Nigeria’s journey to greater investor securityMay 5, 2021
Sola Adepetun, partner at ACAS-Law, talks to The Energy Year about issues preventing Nigeria’s oil industry from attracting higher levels of investment, the financial dynamics of making E&P plays bankable and how to resolve conflict between host communities and oil firms. ACAS-Law is a commercial law firm that provides legal and business advisory services.
What are the barriers preventing Nigeria’s oil industry from attracting higher levels of investment?
There are several barriers to attracting more investment in the oil and gas industry: inadequate regulation, fiscal policies and application of the rule of law, to name a few.
Firstly, there is a dire need for solid and effective regulations as a precursor to attracting investment into the industry. A prime example is the long-awaited Petroleum Industry Bill (PIB), which has yet to be passed into law 20 years on but nonetheless remains a key topic of discussion and holds the potential to have a significant effect on business dealings in the industry. This breeds uncertainty for would-be investors as they are unable to make long-term plans around their investment in the industry, and certainty is exactly what investors need to make significant financial commitments.
Additionally, there are presently some prohibitive fiscal and monetary policies, as well as pivotal fiscal regulations that are yet to come into law. With the current unstable foreign exchange situation in the country, investors may hesitate to make higher levels of investment in Nigeria where they perceive that repatriation of their capital or profits could prove to be challenging. It is crucial that the government amends some policies to ensure that there is a free and unfettered flow of foreign exchange in and out of the country.
The rule of law is another obstacle. While there are enforceable laws that govern transactions and commercial arrangements and we have structures such as courts and regulators in place, unfortunately, execution and enforcement of these laws often prove to be a problem. Possible delays in enforcing judgments given in their favour could dissuade investors from situations that could necessitate adjudication in courts in the first instance. As a result, they may avoid any substantial commercial relationships with players in the Nigerian energy industry.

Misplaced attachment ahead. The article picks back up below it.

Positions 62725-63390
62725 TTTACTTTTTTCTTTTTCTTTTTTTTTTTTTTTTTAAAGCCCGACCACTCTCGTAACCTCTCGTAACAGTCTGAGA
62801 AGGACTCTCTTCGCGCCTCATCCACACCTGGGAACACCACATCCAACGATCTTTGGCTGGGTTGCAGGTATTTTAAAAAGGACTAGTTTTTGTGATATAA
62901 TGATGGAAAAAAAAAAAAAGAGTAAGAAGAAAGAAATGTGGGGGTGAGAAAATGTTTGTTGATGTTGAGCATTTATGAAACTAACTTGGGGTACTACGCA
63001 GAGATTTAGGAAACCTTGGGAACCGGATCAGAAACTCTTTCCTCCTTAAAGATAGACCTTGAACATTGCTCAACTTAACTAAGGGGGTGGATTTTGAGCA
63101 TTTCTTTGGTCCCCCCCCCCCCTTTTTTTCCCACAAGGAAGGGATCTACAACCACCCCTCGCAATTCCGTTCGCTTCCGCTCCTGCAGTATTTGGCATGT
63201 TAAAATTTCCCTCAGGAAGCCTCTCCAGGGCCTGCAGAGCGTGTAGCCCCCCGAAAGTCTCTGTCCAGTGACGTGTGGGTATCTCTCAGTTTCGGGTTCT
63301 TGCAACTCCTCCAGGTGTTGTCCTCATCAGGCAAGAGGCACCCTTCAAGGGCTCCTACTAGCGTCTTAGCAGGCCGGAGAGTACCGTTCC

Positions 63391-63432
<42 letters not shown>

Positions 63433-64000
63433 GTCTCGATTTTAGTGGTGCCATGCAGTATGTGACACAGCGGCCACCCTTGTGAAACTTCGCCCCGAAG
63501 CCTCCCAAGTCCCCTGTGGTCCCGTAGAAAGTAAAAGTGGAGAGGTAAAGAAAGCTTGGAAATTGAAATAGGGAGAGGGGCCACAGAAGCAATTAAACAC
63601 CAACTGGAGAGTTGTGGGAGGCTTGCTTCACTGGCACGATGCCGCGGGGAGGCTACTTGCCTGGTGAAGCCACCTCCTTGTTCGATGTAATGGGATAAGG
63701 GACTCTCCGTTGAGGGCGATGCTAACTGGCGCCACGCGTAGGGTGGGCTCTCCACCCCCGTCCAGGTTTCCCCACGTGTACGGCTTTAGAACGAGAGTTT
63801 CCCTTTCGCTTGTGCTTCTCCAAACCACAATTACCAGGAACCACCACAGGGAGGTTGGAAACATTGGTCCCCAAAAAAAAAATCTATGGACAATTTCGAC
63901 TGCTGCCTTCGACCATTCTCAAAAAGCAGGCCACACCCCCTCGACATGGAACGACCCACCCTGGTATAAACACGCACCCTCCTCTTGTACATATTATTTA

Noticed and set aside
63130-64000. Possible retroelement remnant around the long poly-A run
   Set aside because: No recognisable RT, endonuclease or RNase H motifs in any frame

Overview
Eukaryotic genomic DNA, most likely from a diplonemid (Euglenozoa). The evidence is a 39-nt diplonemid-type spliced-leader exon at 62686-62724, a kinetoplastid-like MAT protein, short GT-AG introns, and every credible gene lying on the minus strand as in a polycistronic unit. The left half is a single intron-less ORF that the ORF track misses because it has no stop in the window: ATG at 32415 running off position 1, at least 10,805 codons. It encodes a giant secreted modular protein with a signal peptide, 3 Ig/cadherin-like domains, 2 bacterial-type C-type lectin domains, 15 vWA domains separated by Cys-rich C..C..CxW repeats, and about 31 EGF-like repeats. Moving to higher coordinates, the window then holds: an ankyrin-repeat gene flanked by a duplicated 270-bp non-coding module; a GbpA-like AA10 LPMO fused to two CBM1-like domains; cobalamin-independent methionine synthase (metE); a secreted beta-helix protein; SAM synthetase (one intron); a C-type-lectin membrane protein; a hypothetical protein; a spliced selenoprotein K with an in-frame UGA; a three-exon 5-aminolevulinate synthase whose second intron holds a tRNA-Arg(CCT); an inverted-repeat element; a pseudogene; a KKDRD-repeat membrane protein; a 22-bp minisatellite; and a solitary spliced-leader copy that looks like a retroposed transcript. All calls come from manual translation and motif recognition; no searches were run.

In addition to the above, an investor doing business in Nigeria may be faced with a plethora of issues such as the multiplicity of taxes, often-conflicting regulations and corruption. Though there are some steps being taken by the government to address these challenges, much work is yet to be done to resolve these issues in the interest of attracting investors into the industry and foreign direct investment (FDI) in general.
What diversifying trends is the government pushing, both within and away from oil?
Though often considered an oil-rich country, Nigeria is primarily a gas basin so it is good to see that there is now a refreshing amount of focus on natural gas. A number of current government initiatives such as the National Gas Expansion Programme, the Nigerian Gas Transportation Network Code and the NLNG Train 7 project, among others, clearly indicate the new trend of diversifying the industry towards natural gas and moving away from traditional crude oil. However, the journey towards Nigeria being a gas-centred nation is still a long one.
Within the oil industry itself, the government is seeking to diversify by facilitating the use of modular refineries in the oil refining process. The government also aims to produce refined products, which will not only make the country self-sufficient, but can serve several other purposes such as being used as feedstock for the petrochemical industry.
In addition, we are starting to see meaningful discussions around renewable energy sources and the role they play in the energy industry. We are just at the start of this revolutionary journey towards diversification and expectantly, we hope to see benefits of these strides in the years to come.
What financial dynamics are involved in making E&P plays bankable?
One could say that production means bankability. In other words, a field producing 1,000 bopd, for example, is highly likely to find the financing it requires. On the other hand, bankers and financiers are now reluctant to invest in just any type of production asset, particularly when the same is perceived to be high risk. Bankers have to be sure about where their money is going.
We see this with the recent marginal field bid round. Players in the industry all want to know what sort of field they are going to get and the level of production they can expect from the field. In this regard, an unknown field whose production prospects are unclear and uncertain is less attractive. These considerations directly influence the possibility of securing financing, as financiers today do not want to take unnecessary risks without some assurances of what the returns would be within a particular time period.